Even though the electric vehicle sector has made numerous attempts to hit the mass market over the last 100 years there is renewed optimism that the ongoing momentum for electric vehicles around the world will finally result in mass-market penetration. The initial rate of growth in electric vehicle sales is impressive, more and more automobile manufacturers are moving into the industry and the final piece of the jigsaw, in the shape of recharging networks around the world, is beginning to take shape. However, after comments by the Liberal Democrat party in the UK there are growing concerns that politicians could derail momentum behind the electric vehicle market.
On the surface the Liberal Democrat policy suggestion of banning private petrol/diesel vehicles from UK roads by 2040 seems positive for the electric vehicle industry but how would this go down with motorists in the UK?
The forthcoming Liberal Democrat conference in Glasgow will see a number of new policy ideas debated by the wider Liberal Democrat party, one of which is the banning of private petrol/diesel vehicles from UK roads by 2040. The fact that the party seems willing to allow petrol/diesel freight transport after this time, vehicles which guzzle more gas than many private vehicles, will not make sense to the wider general public.
The UK coalition member party is also suggesting that tolls should be introduced for some of the U.K.’s more congested roads which would further increase the cost of travel for UK motorists. When you bear in mind the current government and previous governments have milked UK motorists for billions of pounds in tax on petrol, increased the road tax charge and they are now looking to introduce road tolls, what next?
Do not tell motorists what to do!
Over the last decade there has been tremendous success across the worldwide electric vehicle market with names such as Tesla Motors, Ford, General Motors, Chevrolet, Nissan, Toyota, BMW and an array of other automobile manufacturers joining the party. So far governments around the world have played a softly softly approach to the electric vehicle market, offering significant financial incentives but not penalising those who choose to drive petrol/diesel vehicles at this moment in time.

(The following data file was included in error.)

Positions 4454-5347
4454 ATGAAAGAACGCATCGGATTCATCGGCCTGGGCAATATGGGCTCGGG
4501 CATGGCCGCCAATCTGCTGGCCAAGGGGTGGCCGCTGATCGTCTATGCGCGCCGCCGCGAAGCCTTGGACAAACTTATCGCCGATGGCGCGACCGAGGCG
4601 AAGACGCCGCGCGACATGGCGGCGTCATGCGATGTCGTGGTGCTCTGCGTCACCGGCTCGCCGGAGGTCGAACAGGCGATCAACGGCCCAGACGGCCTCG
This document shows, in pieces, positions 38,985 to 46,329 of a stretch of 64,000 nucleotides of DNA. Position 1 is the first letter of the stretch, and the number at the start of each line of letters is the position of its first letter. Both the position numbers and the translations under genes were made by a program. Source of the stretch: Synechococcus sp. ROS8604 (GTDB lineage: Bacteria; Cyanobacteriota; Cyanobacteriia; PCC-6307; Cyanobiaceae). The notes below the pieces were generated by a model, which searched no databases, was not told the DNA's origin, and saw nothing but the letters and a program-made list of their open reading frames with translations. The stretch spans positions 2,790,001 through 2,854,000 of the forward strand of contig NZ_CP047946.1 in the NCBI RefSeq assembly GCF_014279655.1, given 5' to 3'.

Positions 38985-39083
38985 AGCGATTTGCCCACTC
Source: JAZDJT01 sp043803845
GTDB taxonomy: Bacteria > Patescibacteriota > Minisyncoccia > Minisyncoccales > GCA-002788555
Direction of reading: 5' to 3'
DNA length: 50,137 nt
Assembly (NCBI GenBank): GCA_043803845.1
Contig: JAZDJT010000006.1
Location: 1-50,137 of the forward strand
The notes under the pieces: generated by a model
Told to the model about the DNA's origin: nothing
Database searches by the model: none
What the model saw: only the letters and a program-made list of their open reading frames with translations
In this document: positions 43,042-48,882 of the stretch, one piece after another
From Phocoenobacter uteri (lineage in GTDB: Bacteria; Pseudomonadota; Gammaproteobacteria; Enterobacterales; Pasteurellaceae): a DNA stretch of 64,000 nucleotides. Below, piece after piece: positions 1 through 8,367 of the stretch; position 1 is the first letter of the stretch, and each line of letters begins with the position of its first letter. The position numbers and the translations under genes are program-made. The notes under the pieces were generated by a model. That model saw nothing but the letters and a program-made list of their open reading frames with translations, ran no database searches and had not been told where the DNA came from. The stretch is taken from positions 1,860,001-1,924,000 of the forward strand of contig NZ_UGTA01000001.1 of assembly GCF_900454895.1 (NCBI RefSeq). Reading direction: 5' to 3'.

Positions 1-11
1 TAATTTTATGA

In many ways it has been a period of education for UK motorists, and motorists around the world, and perhaps the greatest success to date has been the fact that no government has dictated vehicle ownership policy to the wider public. However, the Liberal Democrat plans to ban petrol/diesel vehicles from UK roads by 2040 is certainly a lurch to the left and could undo all of the good work the UK government has done so far on this new journey for the electric vehicle industry.
Politics and environmental issues
Politics and environmental issues have never really sat comfortably together because on one hand we have governments taking taxes for an array of environmentally unfriendly activities while on the other hand they preach environmentally friendly policies. There is no doubt that the quickest ways to undo all of the work done by the electric vehicle industry over the last decade is to have politicians taking the lead and telling people what to do.
The fact that electric vehicle sales are now pushing ahead at record growth rates, prices are tumbling across the world and many expect mass-market penetration by 2017 shows that “if it is not broken, do not fix it”. It will be interesting to see whether the Liberal Democrat policy suggestion is taken up by the wider members at the Glasgow conference later this year because the negative headlines this would give to UK motorist, i.e., do as we say, not as we do, would be a disaster.
So far the political elite around the world have played the electric vehicle industry perfectly, offering incentives but sitting back and not dictating policy to the wider motoring public. Liberal Democrat plans to actually ban petrol/diesel vehicles from UK road by 2040 would be a disaster and have the potential to undo all of the good work of late. Much of the progress to date has been made because motorists have been given a choice, they have not been penalised financially or morally and they are now more willing than ever to consider electric vehicles as their future mode of transport.
Will politicians never learn?